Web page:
Response to DWS: Dangers of not trusting the creative voice

A few days ago, Dean Wesley Smith, a career writer who has written hundreds of books, wrote a blog post about how to be creative while writing. Namely, how it works and how to destroy it.

Outlining… Absolutely the quickest way to make sure the creative voice won’t even show up. Why should it bother? Your critical voice has already figured out what the book will be, so the creative voice just goes off and pouts, leaving you the hard work of writing from critical voice. And having no fun.

Knowing Your Ending… This, to the creative voice, is exactly like you picking up a book, flipping to the last pages, reading the ending, then thinking the book will be interesting to read. This comes from fear, brought on by the critical voice being afraid of “wasting” your time and so on. You know, stuff parents said to you in the real world. If you need to figure out the ending because of fear, you will lose your creative voice almost instantly and the project will lose excitement and mostly just die.

Writing is Hard Work… No creative voice wants to show up with that belief system. That is all a myth and remember, the creative voice is like a two-year-old in nature. It doesn’t want to do anything it is forced to do. So when you keep repeating over and over to make your ego feel better that writing is hard work to be suffered over, your creative voice says screw that and leaves. And then writing from critical voice does become hard work and your books are dull.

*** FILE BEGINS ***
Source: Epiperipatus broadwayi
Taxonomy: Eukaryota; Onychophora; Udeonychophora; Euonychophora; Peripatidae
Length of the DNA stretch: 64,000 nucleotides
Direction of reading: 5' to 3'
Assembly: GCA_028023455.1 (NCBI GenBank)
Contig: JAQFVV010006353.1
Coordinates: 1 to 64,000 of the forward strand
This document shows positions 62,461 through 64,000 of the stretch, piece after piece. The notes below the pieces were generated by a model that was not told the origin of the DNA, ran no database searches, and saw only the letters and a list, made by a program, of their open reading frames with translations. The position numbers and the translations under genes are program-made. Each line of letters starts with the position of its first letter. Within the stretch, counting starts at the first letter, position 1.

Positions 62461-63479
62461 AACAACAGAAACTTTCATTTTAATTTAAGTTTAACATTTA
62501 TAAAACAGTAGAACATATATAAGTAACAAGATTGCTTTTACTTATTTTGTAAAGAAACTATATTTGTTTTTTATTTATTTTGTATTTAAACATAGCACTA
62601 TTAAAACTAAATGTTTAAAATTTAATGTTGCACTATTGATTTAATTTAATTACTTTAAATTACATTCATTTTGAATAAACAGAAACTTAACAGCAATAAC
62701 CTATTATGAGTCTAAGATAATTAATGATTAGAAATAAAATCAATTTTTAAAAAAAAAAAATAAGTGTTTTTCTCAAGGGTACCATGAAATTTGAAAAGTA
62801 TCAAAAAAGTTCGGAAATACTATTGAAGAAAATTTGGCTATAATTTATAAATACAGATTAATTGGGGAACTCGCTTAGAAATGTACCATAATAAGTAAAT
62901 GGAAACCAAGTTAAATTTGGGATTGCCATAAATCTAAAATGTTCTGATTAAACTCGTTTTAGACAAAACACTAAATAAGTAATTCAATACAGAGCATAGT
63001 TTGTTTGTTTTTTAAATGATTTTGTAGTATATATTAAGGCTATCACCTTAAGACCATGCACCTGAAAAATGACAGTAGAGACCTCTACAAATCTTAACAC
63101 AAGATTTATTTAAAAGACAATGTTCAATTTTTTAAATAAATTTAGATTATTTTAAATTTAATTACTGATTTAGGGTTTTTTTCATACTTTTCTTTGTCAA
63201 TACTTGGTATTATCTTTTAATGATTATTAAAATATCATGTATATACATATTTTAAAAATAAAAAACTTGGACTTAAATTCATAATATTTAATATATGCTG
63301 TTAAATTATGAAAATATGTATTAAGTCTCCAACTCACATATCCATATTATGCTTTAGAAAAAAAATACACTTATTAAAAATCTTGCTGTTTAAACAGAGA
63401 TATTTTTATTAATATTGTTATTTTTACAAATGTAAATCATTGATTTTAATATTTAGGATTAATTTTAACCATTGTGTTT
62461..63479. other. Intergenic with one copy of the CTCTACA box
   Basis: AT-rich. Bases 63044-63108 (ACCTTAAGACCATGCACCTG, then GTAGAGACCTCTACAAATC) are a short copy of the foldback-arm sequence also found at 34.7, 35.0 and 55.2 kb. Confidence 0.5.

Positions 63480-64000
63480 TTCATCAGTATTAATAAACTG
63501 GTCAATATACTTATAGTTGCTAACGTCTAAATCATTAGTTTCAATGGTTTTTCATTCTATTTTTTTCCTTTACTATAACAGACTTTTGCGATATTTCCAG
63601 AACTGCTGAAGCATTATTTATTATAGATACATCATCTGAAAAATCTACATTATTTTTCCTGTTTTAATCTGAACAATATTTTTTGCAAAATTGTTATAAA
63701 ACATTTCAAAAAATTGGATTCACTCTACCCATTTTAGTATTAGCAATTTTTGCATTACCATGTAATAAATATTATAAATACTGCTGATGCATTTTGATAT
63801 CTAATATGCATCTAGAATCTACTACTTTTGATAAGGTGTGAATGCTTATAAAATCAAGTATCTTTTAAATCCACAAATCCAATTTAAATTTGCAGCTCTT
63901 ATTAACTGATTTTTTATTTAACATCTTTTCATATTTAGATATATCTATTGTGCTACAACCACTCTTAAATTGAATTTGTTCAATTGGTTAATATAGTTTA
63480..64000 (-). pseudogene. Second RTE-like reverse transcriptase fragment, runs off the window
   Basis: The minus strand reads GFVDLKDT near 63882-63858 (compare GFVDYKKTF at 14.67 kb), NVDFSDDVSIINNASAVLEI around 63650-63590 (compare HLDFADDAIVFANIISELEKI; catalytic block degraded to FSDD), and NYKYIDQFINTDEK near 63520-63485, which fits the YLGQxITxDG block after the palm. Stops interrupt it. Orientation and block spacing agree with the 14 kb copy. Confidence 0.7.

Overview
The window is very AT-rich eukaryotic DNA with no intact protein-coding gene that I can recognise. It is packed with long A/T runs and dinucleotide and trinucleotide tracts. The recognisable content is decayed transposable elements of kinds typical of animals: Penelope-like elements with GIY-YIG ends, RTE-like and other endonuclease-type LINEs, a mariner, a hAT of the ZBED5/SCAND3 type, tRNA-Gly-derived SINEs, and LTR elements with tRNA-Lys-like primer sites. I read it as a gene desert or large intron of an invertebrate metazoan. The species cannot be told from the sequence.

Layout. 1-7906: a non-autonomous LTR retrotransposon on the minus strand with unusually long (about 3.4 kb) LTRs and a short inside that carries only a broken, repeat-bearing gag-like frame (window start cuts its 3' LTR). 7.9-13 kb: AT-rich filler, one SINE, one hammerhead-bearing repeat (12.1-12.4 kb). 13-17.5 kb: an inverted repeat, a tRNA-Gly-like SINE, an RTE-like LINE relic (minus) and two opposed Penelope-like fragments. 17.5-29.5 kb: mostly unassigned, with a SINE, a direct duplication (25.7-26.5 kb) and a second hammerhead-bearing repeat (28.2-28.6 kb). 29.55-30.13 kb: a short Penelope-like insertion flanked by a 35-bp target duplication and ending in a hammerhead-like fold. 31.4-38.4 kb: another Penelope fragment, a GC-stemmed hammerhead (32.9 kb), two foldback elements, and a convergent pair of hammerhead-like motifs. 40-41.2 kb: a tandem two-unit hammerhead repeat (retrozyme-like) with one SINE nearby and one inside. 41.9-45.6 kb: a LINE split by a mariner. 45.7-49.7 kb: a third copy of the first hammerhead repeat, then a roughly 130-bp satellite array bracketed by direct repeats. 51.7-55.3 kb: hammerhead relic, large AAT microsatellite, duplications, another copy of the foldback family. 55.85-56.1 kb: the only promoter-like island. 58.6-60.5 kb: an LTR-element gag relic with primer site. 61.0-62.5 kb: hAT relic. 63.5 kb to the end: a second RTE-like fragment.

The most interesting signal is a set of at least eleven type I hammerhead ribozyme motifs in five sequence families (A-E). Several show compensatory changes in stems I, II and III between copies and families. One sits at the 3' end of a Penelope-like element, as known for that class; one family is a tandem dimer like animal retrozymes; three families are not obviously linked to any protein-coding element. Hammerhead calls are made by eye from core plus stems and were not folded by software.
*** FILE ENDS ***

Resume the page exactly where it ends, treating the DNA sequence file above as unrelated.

1… Stop caring so much about the final product, just do the best you can.

2… Write one draft, clean with cycling in creative voice, and release with a promise to yourself you won’t touch it again.

3… Have fun. Make writing fun again. Make it play.



I know a lot of writers dislike Dean Wesley Smith because he comes off as so opinionated. But you know what? He’s 67 and he’s been at this writer thing for longer than I’ve been alive. For longer than most of my friends, even. Not to mention that he and his wife self publish all their own books and have for years. He’s done things that none of my newbie author friends have ever thought of (like selling signed paperbacks to the voracious book market on eBay.)

There are basically two kinds of writers. Those who outline everything, and those who “write by the seat of their pants”, that is, those who rely exclusively on the “creative voice” DWS mentions above.

What happens when an artist has fun. Big Bad Wolf by Ninjatic

When I started writing, I always found that outlining killed my inspiration. I’ve since found methods of outlining that kind of work, but they still give rise to stories that are … well, only passable. I mean, they were okay, but they weren’t my best work. I had the idea that the stories could have risen to amazing heights, but … that takes a genius place in my brain, and I can’t hit that genius place while coldly outlining.

This has always quietly baffled me. When I was writing fanfiction, at most, the only outlining I would do was to write a list of “cool stuff I wanted to happen” so I didn’t forget to put it in. And I cranked out some storylines that were pure genius. Even now, years later, people still track me down to tell me how much they loved my old fanfics.